How do we teach the people we hire? Generally, businesses look for people who can already do most of the tasks required of them for a job, then teach them the rest as they work. This is often known as the 70:20:10 rule in learning management, where 70% of employee training comes from simply doing their job, 20% from speaking with their coworkers, and 10% from formal training.
But as time goes on, employees often need targeted professional development in order to proceed to the next phase of their careers (and more importantly, fill the manager and executive jobs that are going empty for weeks on end). So how do you encourage employees’ professional development? Here are a few ways.
Allocate the Time
If your employees’ hectic schedules prevent them from finding the time to dedicate the development they’ll need to become more valuable employees, you may need to bite the bullet and insert that time directly into their schedules. Jon Aleckson (@jonaleckson), an educational leader and consultant in association learning technologies, details how he let his employees have time dedicated to learning their fields:
"Here at Web Courseworks, members of our instructional design, production, and art teams are typically allocated a block of time each week to research topics and learn about emerging trends and best practices in their respective fields. Routine questions about professional development posed by managers during staff meetings have become an avenue to discuss creative solutions to current issues and concerns."
Allocating time to something other than regular work will naturally have its crucial and less crucial points. Even Google’s 20% time isn’t as universal as some might think. Employees at the company don’t use as much of it as originally planned, but this is because they’ll only spend small amounts of time on a passion project, until it turns out to be something huge, after which they’ll devote more time to it.
What does this mean for you? It means you allocated time for development outside of work, but you need to be flexible. Give employees time to learn more about their field, but be sure to ease up or increase the amount of time you give depending on business demands. During the new year, when business is generally down, give employees the time. Once workloads pick up, reduce the time and let them focus on doing their jobs.
Invest In Formal Schooling
There are some things employees simply can’t learn by sitting at their desks and researching information. Sometimes you need that 10% of formal learning. If you value your employees and need them to grow into the positions you need filled, or expand the reach of their current ones, it pays to invest in formal schooling. Where having a high school diploma used to be the minimum requirement to have a good job, more and more companies want college grads, whom 56% of hiring managers said provide higher-quality work for their business.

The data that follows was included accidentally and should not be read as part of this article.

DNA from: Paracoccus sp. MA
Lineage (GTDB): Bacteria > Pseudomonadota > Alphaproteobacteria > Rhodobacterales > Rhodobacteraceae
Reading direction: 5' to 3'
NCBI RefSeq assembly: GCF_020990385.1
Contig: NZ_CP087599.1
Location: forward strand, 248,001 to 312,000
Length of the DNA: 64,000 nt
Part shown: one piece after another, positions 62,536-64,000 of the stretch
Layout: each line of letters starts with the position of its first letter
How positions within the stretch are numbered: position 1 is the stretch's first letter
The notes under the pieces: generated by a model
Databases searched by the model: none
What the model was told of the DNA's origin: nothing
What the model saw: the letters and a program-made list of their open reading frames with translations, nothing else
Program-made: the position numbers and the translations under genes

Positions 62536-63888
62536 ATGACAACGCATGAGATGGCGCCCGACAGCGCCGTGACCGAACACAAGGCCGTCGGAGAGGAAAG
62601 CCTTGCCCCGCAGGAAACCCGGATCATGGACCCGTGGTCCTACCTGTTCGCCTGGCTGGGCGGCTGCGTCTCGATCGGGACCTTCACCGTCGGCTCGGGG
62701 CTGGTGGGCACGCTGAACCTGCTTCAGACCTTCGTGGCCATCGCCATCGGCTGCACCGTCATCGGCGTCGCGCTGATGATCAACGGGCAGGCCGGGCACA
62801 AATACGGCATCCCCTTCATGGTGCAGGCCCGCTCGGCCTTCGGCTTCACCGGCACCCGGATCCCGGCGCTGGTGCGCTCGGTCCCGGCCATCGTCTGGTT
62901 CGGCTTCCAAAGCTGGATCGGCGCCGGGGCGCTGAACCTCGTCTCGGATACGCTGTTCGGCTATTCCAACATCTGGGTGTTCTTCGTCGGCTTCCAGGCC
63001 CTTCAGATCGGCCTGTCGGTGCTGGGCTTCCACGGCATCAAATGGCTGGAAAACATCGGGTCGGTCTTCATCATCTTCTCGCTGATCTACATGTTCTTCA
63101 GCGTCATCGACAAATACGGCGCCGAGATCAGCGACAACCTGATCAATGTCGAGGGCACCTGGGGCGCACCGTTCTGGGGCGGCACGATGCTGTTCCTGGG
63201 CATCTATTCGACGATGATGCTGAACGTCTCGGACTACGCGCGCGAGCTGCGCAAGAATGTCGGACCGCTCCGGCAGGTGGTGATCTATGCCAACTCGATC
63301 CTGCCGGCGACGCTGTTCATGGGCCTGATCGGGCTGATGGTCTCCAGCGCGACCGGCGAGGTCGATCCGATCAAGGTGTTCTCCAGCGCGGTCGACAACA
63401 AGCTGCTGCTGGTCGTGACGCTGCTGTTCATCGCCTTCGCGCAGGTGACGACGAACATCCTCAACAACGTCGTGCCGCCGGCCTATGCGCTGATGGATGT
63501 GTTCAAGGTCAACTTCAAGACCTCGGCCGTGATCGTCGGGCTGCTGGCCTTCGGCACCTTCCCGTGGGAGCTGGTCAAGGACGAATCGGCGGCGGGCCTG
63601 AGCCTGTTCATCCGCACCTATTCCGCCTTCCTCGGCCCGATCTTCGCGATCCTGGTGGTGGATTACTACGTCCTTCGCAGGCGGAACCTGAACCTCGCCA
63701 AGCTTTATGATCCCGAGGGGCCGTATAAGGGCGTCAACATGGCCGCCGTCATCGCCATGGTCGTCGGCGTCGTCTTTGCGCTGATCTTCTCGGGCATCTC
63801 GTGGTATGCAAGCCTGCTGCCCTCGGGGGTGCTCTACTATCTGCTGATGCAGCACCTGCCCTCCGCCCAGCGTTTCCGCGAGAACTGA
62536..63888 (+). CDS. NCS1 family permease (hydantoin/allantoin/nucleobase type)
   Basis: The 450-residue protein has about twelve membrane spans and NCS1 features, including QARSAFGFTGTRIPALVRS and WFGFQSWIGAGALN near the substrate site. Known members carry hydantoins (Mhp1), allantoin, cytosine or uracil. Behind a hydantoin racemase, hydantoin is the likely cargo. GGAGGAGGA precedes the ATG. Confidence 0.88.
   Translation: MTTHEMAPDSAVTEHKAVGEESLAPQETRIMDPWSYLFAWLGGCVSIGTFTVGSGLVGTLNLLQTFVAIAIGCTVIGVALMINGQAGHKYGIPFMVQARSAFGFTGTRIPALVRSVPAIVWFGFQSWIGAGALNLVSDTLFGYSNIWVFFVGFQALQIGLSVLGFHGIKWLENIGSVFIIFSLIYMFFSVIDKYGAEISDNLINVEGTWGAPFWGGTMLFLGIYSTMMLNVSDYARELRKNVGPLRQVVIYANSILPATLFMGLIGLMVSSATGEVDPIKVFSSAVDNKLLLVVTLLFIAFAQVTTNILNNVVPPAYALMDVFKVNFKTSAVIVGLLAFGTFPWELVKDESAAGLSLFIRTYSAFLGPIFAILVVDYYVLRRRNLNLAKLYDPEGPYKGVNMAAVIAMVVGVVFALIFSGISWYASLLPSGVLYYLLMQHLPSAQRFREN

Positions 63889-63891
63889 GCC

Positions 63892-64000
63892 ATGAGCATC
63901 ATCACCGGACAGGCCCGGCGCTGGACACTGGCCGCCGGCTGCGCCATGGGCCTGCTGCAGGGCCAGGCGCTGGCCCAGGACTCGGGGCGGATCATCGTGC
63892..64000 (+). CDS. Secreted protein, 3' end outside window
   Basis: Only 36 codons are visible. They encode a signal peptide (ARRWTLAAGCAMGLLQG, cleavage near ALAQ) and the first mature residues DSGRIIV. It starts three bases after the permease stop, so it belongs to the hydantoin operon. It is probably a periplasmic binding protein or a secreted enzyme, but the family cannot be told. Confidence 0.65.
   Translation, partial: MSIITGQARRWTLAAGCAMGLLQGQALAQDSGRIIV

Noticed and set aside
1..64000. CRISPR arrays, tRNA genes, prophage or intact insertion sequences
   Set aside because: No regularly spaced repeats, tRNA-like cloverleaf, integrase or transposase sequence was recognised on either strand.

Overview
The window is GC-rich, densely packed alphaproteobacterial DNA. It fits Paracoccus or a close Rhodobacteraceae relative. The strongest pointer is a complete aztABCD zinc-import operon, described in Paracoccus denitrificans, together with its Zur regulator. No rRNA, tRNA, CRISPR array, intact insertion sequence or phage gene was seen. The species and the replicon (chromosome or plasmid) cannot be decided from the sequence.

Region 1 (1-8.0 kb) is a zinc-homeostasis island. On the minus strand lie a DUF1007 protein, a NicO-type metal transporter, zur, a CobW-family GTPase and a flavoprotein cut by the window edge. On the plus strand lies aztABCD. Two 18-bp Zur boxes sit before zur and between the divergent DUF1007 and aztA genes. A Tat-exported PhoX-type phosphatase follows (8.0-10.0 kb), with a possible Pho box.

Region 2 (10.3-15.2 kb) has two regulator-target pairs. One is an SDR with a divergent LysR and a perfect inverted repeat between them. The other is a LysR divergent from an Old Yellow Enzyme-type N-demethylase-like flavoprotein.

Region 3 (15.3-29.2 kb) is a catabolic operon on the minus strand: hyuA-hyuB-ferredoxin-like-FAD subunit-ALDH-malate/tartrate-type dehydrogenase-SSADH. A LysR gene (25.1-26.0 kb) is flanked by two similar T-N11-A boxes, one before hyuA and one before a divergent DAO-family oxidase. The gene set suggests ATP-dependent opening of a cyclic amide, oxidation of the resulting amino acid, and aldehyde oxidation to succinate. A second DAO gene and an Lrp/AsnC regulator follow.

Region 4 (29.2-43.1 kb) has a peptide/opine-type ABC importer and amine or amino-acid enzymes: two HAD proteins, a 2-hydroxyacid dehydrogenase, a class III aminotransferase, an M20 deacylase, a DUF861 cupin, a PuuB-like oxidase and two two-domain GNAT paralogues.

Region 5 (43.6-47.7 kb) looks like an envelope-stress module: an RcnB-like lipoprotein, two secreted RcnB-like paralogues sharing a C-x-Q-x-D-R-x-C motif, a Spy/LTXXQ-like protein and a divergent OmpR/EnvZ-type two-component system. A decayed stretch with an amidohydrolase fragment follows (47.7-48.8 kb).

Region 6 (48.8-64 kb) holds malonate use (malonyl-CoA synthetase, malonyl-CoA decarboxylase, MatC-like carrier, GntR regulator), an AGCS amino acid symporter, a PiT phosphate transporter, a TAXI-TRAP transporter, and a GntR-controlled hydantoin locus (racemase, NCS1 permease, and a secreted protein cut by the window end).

Helping to pay for tuition for classes (or, if it’s for hard skills, paying for most if not all of it) will teach employees valuable skills, but it also works as a retention tool. Starbucks, for example, recently launched a campaign to pay for its employees’ college tuition, and they’ve seen a surge of new applicants. But because employees will need to be with the company multiple years in order to truly take advantage of the program, they’re much more likely to stay on for years at a time. This is a wonderful, mutually beneficial solution in a field plagued by enormous turnover rates — as high as 150%, according to some studies.
If you can afford to help employees with their school, not only will it benefit their career, but they’ll stick around longer, and provide you the benefits of their learning for years.
Offer Your Own Classes
To take another example from a big-budget company, if you can design and create your own programs to teach employees the skills they need to learn, why not? Zappos, one of the biggest online shoe retailers, created its own programs to teach employees the soft skills they needed from their leadership positions. Eventually, the program evolved into ZapposU, which provides a number of classes on a variety of topics, and teaches employees about the various departments of the company. This helps them learn about the business in a holistic sense, teaches them new skills, and helps prepare them for the next step of their career.
Not everyone can afford to spend that much on creating classes. But that doesn’t mean you can’t develop employees using your own resources! If an employee is planning to expand their workload into other departments, give them formal training sessions with the people who already know how to do those jobs. If someone needs to learn about a new client in order to do business with them, have someone come in and show them more about the company.
Developing your employees isn’t easy. Often, classes and formal learning can be huge investments, especially for mid-sized business with a number of employees and without the money to pay for all of their learning. But it’s worth it to find the time and money to spend on it, because they’re worth paying for.